Sep 24 2018

Pondering the Pundits

Pondering the Pundits” is an Open Thread. It is a selection of editorials and opinions from> around the news medium and the internet blogs. The intent is to provide a forum for your reactions and opinions, not just to the opinions presented, but to what ever you find important.
Thanks to ek hornbeck, click on the link and you can access all the past “Pondering the Pundits”.

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Hassan Rouhani: Iran is keeping its nuclear commitments — despite Trump

Hassan Rouhani is president of Iran.

I faced two options on May 8, when President Trump announced the United States’ official withdrawal from the nuclear agreement with Iran, officially known as the Joint Comprehensive Plan of Action (JCPOA). I could have reciprocated and announced Iran’s withdrawal, which was certain to throw the region into further insecurity and instability. Or I could have considered a short grace period for the remaining parties to compensate for the adverse effects of the United States’ decision on the valuable accord that had been achieved after 12 years of tough, intensive negotiations. In keeping with our tradition of respect for the rule of law and norms of international law, and to safeguard peace and security in the region, I opted for the latter.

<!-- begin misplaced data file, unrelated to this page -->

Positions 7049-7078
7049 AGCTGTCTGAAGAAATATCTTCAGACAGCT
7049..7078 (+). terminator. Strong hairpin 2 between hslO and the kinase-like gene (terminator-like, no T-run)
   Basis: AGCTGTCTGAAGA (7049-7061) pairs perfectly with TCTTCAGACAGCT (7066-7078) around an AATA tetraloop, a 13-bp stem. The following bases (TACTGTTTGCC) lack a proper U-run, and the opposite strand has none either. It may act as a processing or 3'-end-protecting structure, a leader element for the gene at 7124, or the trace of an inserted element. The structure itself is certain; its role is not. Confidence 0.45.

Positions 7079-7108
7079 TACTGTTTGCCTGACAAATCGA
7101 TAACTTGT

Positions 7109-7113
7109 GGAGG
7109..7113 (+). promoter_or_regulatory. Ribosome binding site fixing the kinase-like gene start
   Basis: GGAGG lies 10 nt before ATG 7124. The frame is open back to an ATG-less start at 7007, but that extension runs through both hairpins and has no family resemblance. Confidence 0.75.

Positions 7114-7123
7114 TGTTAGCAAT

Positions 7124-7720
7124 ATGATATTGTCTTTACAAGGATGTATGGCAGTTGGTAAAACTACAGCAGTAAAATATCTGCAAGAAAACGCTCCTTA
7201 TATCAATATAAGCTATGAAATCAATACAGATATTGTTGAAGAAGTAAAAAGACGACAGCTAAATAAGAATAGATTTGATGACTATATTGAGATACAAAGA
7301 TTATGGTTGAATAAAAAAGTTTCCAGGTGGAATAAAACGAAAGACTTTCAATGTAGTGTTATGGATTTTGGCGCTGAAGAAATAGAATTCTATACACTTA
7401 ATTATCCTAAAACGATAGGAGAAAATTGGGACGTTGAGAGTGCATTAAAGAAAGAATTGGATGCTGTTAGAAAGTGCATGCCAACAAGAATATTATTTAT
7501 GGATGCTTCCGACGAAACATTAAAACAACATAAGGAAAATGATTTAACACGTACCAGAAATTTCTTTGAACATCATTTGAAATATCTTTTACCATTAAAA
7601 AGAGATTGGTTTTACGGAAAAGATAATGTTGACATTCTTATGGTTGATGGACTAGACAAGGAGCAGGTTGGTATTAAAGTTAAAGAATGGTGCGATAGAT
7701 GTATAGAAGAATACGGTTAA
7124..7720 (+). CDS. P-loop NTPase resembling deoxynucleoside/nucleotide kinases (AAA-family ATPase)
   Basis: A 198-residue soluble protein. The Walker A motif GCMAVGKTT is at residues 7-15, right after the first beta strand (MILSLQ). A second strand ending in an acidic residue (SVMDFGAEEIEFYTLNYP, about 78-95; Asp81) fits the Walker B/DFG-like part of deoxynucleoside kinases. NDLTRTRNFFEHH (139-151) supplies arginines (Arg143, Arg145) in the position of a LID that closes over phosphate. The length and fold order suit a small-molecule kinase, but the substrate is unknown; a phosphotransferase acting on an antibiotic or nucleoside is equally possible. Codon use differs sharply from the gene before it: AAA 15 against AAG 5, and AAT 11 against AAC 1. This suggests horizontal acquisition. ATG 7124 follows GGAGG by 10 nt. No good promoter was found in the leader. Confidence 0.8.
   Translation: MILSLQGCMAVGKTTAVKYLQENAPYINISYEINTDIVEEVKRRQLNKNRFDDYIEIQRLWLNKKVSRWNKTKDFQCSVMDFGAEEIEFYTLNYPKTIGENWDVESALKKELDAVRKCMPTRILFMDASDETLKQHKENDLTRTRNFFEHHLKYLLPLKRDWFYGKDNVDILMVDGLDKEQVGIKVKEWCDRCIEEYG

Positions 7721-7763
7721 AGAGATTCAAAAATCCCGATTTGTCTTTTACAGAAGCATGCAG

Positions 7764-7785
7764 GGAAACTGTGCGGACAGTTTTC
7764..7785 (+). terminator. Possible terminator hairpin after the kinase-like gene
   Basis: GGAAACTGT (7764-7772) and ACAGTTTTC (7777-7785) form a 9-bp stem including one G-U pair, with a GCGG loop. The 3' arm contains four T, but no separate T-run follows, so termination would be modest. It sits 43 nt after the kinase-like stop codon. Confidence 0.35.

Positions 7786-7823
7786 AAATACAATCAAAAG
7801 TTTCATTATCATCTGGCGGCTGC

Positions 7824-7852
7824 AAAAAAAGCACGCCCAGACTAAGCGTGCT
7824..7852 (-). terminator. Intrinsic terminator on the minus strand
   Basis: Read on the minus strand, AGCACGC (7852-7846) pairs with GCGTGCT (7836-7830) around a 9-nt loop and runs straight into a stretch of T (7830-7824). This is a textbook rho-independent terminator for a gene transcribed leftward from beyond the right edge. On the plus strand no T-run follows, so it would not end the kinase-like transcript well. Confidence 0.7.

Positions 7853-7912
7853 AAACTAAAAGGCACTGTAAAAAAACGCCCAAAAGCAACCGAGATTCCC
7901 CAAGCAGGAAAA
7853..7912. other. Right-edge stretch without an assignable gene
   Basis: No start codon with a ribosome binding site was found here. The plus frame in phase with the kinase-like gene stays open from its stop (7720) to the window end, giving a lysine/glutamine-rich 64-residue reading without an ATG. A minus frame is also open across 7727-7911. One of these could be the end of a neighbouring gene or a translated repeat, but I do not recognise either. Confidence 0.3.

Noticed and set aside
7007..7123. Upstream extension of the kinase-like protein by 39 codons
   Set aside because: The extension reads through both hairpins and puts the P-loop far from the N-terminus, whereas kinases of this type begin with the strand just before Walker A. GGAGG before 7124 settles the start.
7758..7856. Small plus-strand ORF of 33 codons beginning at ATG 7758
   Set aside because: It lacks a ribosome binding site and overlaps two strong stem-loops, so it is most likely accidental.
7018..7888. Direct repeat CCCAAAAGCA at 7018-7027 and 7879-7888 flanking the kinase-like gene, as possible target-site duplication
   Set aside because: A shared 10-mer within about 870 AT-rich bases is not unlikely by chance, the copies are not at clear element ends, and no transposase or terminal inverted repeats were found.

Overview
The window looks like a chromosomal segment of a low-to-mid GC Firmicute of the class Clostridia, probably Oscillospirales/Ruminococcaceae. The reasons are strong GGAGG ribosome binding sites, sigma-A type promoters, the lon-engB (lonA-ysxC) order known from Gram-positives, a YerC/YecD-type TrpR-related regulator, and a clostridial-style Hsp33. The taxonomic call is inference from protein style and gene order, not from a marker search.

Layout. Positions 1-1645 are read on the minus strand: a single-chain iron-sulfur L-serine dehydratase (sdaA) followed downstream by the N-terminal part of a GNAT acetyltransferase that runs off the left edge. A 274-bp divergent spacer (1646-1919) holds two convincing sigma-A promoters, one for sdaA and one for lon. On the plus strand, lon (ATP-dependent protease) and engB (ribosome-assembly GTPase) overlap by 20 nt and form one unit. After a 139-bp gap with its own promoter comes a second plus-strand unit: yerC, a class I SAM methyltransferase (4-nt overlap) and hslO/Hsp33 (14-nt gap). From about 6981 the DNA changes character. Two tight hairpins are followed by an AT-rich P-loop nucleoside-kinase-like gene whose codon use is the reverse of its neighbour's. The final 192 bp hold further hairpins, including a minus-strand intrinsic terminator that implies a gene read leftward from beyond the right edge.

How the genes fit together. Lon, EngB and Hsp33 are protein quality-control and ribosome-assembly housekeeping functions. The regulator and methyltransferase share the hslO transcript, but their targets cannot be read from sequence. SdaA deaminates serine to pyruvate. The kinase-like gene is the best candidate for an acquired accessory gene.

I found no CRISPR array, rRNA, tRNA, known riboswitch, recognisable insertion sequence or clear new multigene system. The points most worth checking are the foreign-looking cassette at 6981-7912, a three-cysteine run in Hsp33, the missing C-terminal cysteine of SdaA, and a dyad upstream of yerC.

The United States expected a hasty Iranian withdrawal so that it could easily forge an international alliance against Iran and automatically revive previous sanctions. Our action, instead, thwarted such a move. The talks with the remaining JCPOA participants, and their reiteration of compliance with the accord, placed the United States in a lonely position. Such a serious chasm between the United States and its European partners on a critical foreign policy matter was unique and unprecedented — which, I can say, proved that we were right in our approach to the nuclear deal and our proactive diplomacy.

Paul Krugman: Making Tariffs Corrupt Again

In normal times, Donald Trump’s announcement of tariffs on $200 billion worth of Chinese goods, bringing us closer to an all-out trade war, would have dominated headlines for days. Things being as they are, it was a below-the-fold story, drowned out by all the other scandals underway.

Yet Trump’s tariffs really are a big, bad deal. Their direct economic impact will be modest, although hardly trivial. But the numbers aren’t the whole story. Trumpian trade policy has, almost casually, torn up rules America itself created more than 80 years ago — rules intended to ensure that tariffs reflected national priorities, not the power of special interests.

You could say that Trump is making tariffs corrupt again. And the damage will be lasting.

Jennifer Rubin: Here is why you call the FBI